Husband, grandfather, bon vivant, sports fanatic. Born April 16, 1931, in Cornwall, Ont., died Jan. 24, 2013, in Montreal of heart and kidney disease, aged 81.
Few people called Abraham Rapoport by his given name. He was Rocky because he was a rock, as solid as Gibraltar and larger than life – a man who loved, played and ate as if he were living three lives at once.
Growing up in Depression-era Montreal, he quit school when he was about 14 to help in the family meat business, but he never complained. That wasn’t his way. He believed in helping people, no matter if they were family members, friends or strangers.
Instead of looking back, he barrelled forward, carrying his family in his wake as he moved from one adventure or career to the next, eventually landing in the parking-lot business.
Once, he did look back. He had just strolled past a striking girl who was almost as tall as he was, and he made a U-turn to introduce himself. For nearly 59 years, Judy was his match in every way. Theirs was a marriage made, if not in heaven, then in a sitcom where there was lots of love, laughter and never a dull moment.
With kids in tow, they would drive – fast, of course – to Florida and to Lake George and Ausable Chasm in New York state, sleeping in motels that had vibrating beds and swimming in pools filled with dolphins. There were drive-ins with Clint Eastwood movies and Expo ’67, where the family had to visit every one of the 90 pavilions. And there was Disney World the first year it opened; like a big kid, Rocky went on every ride and loved it.
He loved food. He would bring home kiwis, smelly cheeses and raw oysters, which he taught the kids to eat with lemon juice and Tabasco. One of his adages was, “He who eats the fastest eats the mostest.”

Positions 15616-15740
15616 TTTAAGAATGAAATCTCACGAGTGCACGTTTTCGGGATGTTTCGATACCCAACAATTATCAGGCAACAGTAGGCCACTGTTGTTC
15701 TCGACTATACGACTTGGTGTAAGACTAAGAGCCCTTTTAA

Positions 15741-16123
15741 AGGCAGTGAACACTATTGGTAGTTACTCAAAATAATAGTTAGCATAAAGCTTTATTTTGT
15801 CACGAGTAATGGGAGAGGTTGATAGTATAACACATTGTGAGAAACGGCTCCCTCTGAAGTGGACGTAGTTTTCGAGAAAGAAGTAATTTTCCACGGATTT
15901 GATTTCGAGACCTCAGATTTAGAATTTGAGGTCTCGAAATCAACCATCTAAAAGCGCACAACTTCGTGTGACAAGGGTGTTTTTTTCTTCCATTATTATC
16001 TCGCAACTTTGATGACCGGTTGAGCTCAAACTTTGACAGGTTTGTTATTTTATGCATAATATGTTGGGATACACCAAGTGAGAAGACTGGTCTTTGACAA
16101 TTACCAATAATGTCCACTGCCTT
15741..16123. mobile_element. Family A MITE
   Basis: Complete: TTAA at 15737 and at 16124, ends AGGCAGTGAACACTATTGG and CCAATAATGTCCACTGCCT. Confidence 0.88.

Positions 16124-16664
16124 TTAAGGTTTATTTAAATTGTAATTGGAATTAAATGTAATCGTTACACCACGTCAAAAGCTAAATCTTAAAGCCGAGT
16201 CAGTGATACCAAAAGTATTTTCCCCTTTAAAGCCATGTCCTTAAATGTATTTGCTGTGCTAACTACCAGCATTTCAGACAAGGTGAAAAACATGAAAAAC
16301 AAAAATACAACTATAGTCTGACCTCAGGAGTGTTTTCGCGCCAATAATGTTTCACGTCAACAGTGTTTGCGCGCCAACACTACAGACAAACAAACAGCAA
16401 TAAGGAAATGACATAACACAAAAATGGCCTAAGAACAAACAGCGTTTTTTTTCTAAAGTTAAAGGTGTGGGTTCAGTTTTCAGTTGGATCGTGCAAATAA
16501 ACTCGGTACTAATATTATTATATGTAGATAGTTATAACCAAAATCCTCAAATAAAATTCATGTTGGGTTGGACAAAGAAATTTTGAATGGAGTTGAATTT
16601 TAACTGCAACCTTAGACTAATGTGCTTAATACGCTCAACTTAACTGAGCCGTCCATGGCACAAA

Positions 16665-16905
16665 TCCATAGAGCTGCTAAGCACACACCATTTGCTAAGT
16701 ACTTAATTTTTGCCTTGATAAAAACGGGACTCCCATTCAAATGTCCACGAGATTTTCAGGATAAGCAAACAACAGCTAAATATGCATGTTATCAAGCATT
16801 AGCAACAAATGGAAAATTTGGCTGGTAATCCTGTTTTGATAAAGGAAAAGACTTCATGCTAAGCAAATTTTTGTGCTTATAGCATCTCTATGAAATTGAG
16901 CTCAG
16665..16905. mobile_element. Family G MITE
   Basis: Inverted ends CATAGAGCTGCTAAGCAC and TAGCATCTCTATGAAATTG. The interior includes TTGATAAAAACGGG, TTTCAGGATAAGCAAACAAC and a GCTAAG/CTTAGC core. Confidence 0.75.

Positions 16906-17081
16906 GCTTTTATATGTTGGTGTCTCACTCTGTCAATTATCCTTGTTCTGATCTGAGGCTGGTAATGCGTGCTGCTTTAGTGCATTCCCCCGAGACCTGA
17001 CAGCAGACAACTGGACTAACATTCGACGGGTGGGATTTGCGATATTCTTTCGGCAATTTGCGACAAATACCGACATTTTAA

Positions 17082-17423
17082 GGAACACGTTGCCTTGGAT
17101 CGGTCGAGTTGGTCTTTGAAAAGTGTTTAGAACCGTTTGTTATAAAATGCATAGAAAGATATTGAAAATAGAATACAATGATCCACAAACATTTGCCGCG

When it came to games, Rocky played hard for the pleasure of winning. But if he lost, he’d simply shrug and move on to the next thing.
And oh, he loved baseball. Fortunately, Judy did, too. Each winter until early spring, you would find them in a condo near the Expos’ spring training camp in West Palm Beach, then in seats in the second row above the team’s dugout at Olympic Stadium. They held court there – baseball royalty who arrived long before each game started and never left until it was over. They knew every player and every player knew them. Whenever Rocky asked one to autograph a baseball, a bat or a shirt for a kid, it was done on the spot.
If you were lucky enough to visit the family home, he’d take you to a sports room/office in the back that was a shrine for his rock-solid love of team sports. There, he kept his limited-edition, life-size cutout of Expos right fielder Vladimir Guerrero and the Grey Cup football from the match the Montreal Alouettes played against the Edmonton Eskimos in 1956.
Lying in hospital near the end, he was true to form – a rock who continued to prop us up. In turn, his family and hospital workers rallied around him – even the clerk who worked at the hospital’s frozen yogurt counter. Once, when his daughter was ordering one for him, the clerk stopped.
“Is it for Rocky?” he asked. “Add blueberries. He likes that.”
Marla Rapoport is Rocky’s daughter.
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